systemtap  4.4
About: SystemTap is a tool that allows developers and administrators to write and reuse simple scripts to deeply examine the activities of a live Linux system.
  Fossies Dox: systemtap-4.4.tar.gz  ("unofficial" and yet experimental doxygen-generated source code documentation)  

systemtap Documentation

Some Fossies usage hints in advance:

  1. To see the Doxygen generated documentation please click on one of the items in the steelblue colored "quick index" bar above or use the side panel at the left which displays a hierarchical tree-like index structure and is adjustable in width.
  2. If you want to search for something by keyword rather than browse for it you can use the client side search facility (using Javascript and DHTML) that provides live searching, i.e. the search results are presented and adapted as you type in the Search input field at the top right.
  3. Doxygen doesn't incorporate all member files but just a definable subset (basically the main project source code files that are written in a supported language). So to search and browse all member files you may visit the Fossies systemtap-4.4.tar.gz contents page and use the Fossies standard member browsing features (also with source code highlighting and additionally with optional code folding).
systemtap: a linux trace/probe tool

Visit the project web site at <>,
for documentation and mailing lists for developers and users.

This is free software.
See the COPYING file for redistribution/modification terms.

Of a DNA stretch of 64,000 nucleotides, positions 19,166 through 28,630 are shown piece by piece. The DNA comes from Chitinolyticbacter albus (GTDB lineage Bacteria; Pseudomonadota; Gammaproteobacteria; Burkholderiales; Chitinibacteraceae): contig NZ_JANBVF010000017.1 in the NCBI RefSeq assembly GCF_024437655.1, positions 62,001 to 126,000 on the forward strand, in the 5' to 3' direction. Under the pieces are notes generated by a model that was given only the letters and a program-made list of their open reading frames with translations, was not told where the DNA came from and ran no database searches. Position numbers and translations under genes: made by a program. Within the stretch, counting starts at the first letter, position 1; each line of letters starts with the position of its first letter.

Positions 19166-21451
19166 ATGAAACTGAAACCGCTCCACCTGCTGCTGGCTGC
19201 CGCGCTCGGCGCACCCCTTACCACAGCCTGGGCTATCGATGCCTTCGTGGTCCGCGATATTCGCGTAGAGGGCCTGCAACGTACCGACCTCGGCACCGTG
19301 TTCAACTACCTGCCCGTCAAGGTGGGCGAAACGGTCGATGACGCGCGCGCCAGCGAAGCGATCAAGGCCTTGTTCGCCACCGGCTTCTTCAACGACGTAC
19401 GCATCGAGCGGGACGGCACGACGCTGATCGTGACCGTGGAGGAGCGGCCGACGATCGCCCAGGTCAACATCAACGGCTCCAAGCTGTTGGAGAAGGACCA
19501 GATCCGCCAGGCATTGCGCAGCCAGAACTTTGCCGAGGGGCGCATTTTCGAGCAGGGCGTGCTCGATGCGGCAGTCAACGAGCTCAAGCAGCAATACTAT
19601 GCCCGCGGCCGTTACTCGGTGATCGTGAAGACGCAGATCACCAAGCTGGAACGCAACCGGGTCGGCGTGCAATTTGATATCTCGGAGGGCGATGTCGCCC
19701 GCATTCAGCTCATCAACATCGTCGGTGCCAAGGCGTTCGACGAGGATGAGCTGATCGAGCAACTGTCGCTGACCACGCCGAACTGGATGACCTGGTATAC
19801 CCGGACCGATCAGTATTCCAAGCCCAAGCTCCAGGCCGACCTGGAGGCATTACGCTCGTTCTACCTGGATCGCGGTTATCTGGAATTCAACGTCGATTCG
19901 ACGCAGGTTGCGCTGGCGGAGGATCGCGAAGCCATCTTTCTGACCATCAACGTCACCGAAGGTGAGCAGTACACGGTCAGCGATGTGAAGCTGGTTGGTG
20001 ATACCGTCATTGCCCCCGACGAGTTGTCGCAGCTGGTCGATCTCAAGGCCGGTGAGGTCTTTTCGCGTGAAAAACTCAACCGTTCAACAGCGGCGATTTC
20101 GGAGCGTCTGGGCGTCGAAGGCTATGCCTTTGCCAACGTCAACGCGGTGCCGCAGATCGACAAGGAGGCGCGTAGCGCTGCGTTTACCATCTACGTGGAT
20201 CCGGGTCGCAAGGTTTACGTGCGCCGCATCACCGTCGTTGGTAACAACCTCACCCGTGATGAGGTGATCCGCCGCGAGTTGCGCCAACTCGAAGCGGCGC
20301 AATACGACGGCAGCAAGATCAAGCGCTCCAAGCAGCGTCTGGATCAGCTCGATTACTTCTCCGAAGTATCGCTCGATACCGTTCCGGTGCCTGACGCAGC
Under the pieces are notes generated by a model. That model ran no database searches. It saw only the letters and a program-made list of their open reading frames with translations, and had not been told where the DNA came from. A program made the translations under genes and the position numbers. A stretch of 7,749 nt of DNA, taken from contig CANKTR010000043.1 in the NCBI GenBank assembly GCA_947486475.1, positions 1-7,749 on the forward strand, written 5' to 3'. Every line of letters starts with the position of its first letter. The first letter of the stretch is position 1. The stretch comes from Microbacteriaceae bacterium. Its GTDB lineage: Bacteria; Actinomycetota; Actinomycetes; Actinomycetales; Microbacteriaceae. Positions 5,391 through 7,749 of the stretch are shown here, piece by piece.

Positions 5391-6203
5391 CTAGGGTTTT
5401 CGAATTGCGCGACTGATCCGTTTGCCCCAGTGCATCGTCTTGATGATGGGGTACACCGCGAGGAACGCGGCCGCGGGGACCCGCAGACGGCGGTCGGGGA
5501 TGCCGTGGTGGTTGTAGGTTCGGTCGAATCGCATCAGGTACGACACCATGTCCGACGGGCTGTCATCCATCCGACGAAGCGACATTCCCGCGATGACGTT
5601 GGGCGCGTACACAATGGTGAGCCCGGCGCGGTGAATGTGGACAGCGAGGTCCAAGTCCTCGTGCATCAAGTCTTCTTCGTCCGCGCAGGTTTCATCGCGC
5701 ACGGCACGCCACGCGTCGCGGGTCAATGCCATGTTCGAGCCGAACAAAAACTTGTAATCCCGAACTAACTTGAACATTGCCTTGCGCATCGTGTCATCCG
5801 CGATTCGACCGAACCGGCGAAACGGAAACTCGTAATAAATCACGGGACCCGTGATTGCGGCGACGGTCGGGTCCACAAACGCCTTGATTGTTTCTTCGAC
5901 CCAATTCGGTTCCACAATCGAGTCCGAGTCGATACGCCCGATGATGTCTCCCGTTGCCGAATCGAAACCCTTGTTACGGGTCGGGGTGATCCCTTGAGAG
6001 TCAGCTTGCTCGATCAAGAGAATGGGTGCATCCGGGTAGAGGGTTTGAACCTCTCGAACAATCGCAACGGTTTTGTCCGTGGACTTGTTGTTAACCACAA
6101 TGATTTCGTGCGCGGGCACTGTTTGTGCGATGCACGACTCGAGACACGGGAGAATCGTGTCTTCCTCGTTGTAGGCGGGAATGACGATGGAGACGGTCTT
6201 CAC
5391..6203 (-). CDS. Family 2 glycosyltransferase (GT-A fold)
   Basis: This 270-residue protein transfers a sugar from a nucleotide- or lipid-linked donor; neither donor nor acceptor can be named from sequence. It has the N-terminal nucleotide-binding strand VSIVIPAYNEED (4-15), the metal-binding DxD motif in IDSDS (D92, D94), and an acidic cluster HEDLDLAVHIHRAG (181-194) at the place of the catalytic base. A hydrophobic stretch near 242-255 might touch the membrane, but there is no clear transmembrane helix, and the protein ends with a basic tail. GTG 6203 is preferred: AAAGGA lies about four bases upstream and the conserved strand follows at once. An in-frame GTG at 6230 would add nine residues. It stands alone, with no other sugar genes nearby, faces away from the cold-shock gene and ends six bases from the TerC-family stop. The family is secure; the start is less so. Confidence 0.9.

See the INSTALL file for generic build instructions.
See the HACKING file for contribution advice.


- linux kernel
- kernel module build environment (kernel-devel rpm) and/or dyninst
- optionally, debugging information for kernel/user-space being instrumented
- C compiler (same as what kernel was compiled with), to build kernel modules
- C++11 compiler such as gcc 4.8+, to build systemtap itself
- elfutils 0.151+ with libdwfl for debugging information parsing
- root privileges

Installation steps:

- If equipped with elfutils version 0.178 or later, try using debuginfod
  for automatic debuginfo downloading.  This experimental public server
  may be enough:
  See for more details.
- Otherwise, install any debuginfo packages you need, for kernel
  and/or userspace.  On modern Fedora, # debuginfo-install kernel [...]
  (Beware of confusion between kernel vs. kernel-debug vs kernel-PAE etc.
  variants.  Each likely has a corresponding development and debuginfo

- Install the systemtap package.
  On modern Fedora, # yum install systemtap systemtap-runtime

Build steps:

- Consider installing the kernel-debuginfo, kernel-devel, gcc and
  dependent packages (or see below if you are building your own
  kernels from source).  If using only the pure-userspace dyninst
  backend, install gcc and dyninst-devel.
- If available, install your distribution's copy of elfutils and its
  development headers/libraries.
  Or if desired, build elfutils separately one time, and install
  it to /usr/local.
  elfutils version 0.178 introduces automatic debuginfo downloading,
  which can makes systemtap usage easier.